A French boarding school run by priests seems to be a haven from World War II until a new student arrives. He becomes the roommate of top student in his class. Rivals at first, the roommates form a bond and share a secret.
Wallace Shawn and Andre Gregory, apparently playing themselves, share their lives over the course of an evening meal at a restaurant. Gregory, a theater director from New York, is the more talkative of the pair. He relates to Shawn his tales of dropping out, traveling around the world, and experiencing the variety of ways people live, such as a monk who could balance his entire weight on his fingertips. Shawn listens avidly, but questions the value of Gregory's seeming abandonment of the pragmatic aspects of life. Written by
Rick Gregory <email@example.com>
Shortly after the main course is served, Wallace Shawn's plate disappears, then a few minutes later, it's back again. See more »
The life of a playwright is tough. It's not easy as some people seem to think. You work hard writing plays and nobody puts them on. You take up other lines of work to try to make a living. I became an actor and people don't hire you. So, you just spend your days doing the errands of your trade.
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My Dad was sixty, at the time, and not prone to liking many movies. I have recently re-watched this, and see why a person who is interested in many aspects of life, would be intrigued by a conversation between two men; something unusual.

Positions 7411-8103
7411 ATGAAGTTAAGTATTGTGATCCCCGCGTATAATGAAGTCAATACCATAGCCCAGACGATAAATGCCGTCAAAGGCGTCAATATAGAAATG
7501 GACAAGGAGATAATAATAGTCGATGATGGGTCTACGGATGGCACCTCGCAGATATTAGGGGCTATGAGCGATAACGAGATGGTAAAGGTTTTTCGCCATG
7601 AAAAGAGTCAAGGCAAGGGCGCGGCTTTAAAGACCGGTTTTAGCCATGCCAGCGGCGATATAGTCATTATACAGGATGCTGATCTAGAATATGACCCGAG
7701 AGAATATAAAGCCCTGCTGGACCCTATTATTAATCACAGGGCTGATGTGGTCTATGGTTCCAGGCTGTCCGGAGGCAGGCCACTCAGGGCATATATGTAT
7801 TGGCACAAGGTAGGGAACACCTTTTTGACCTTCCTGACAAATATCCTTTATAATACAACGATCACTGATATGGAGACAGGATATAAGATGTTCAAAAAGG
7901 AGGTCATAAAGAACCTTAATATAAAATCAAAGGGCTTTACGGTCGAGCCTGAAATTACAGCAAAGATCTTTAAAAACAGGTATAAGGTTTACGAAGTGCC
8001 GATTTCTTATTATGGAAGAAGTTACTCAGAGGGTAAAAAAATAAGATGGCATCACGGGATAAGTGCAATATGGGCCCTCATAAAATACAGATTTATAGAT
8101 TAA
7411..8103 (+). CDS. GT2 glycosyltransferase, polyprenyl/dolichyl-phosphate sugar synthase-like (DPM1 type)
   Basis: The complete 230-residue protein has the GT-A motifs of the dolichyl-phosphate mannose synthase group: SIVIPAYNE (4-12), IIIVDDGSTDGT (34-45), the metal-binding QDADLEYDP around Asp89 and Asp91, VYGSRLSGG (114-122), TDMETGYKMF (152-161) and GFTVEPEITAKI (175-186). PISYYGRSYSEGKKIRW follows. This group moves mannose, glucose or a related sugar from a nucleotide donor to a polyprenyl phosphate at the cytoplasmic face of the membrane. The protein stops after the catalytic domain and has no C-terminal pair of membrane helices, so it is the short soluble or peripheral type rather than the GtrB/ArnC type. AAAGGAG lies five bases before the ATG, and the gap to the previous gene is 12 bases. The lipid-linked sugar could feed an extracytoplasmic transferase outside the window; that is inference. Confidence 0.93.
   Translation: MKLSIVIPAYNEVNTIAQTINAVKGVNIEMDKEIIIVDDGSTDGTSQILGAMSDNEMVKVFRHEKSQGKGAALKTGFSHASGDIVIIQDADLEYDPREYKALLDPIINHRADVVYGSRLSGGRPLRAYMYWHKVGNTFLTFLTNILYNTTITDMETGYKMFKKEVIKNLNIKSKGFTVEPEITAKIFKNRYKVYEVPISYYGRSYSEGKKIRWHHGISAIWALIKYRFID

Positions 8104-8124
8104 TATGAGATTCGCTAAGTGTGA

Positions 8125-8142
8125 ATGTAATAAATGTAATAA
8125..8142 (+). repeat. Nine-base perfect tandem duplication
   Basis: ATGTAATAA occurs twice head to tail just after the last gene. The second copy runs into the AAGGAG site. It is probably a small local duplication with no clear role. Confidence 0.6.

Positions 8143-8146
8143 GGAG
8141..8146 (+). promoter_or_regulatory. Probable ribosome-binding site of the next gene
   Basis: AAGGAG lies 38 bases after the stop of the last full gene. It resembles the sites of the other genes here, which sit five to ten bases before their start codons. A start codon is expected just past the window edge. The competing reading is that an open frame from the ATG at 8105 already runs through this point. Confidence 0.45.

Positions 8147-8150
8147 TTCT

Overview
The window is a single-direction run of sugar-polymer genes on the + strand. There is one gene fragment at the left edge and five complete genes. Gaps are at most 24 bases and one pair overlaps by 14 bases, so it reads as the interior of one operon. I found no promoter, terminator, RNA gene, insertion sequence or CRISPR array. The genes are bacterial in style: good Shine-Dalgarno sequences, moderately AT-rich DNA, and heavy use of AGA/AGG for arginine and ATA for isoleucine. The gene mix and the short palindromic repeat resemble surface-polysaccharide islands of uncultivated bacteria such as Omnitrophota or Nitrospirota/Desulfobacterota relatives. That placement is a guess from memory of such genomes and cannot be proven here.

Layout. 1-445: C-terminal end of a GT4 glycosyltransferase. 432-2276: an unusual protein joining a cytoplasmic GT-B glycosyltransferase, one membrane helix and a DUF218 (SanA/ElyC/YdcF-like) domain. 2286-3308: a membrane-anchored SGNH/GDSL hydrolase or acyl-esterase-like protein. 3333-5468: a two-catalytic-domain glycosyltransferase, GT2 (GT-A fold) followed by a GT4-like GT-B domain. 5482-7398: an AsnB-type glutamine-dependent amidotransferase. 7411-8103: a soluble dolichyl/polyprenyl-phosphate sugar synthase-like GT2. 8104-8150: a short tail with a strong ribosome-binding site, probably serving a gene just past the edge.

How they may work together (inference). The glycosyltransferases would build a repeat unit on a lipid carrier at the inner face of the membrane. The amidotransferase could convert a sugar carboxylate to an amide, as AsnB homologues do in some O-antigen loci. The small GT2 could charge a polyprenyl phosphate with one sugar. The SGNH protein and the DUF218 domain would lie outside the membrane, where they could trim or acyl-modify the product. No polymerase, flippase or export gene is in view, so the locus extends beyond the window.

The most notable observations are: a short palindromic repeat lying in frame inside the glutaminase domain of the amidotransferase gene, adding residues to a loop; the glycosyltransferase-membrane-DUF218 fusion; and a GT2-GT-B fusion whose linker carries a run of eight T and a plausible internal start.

While several reviewers have mentioned, the film is not for everyone. I would concur, but give it a chance. Wallace Shawn is the less traveled, non-pretentious friend, while Andre discusses his travels to India, Poland, Scotland, and the many philosophies he has encountered therein.
The discussions about daily life, its esoteric meanings, and how these two men interpret their lives, is quite interesting. Think of it as a brief exposure to a man's psyche (Andre) after he has lived and searched for meaning in his life. Also to be appreciated is the conversation between two men, something not often addressed in film. 10/10.
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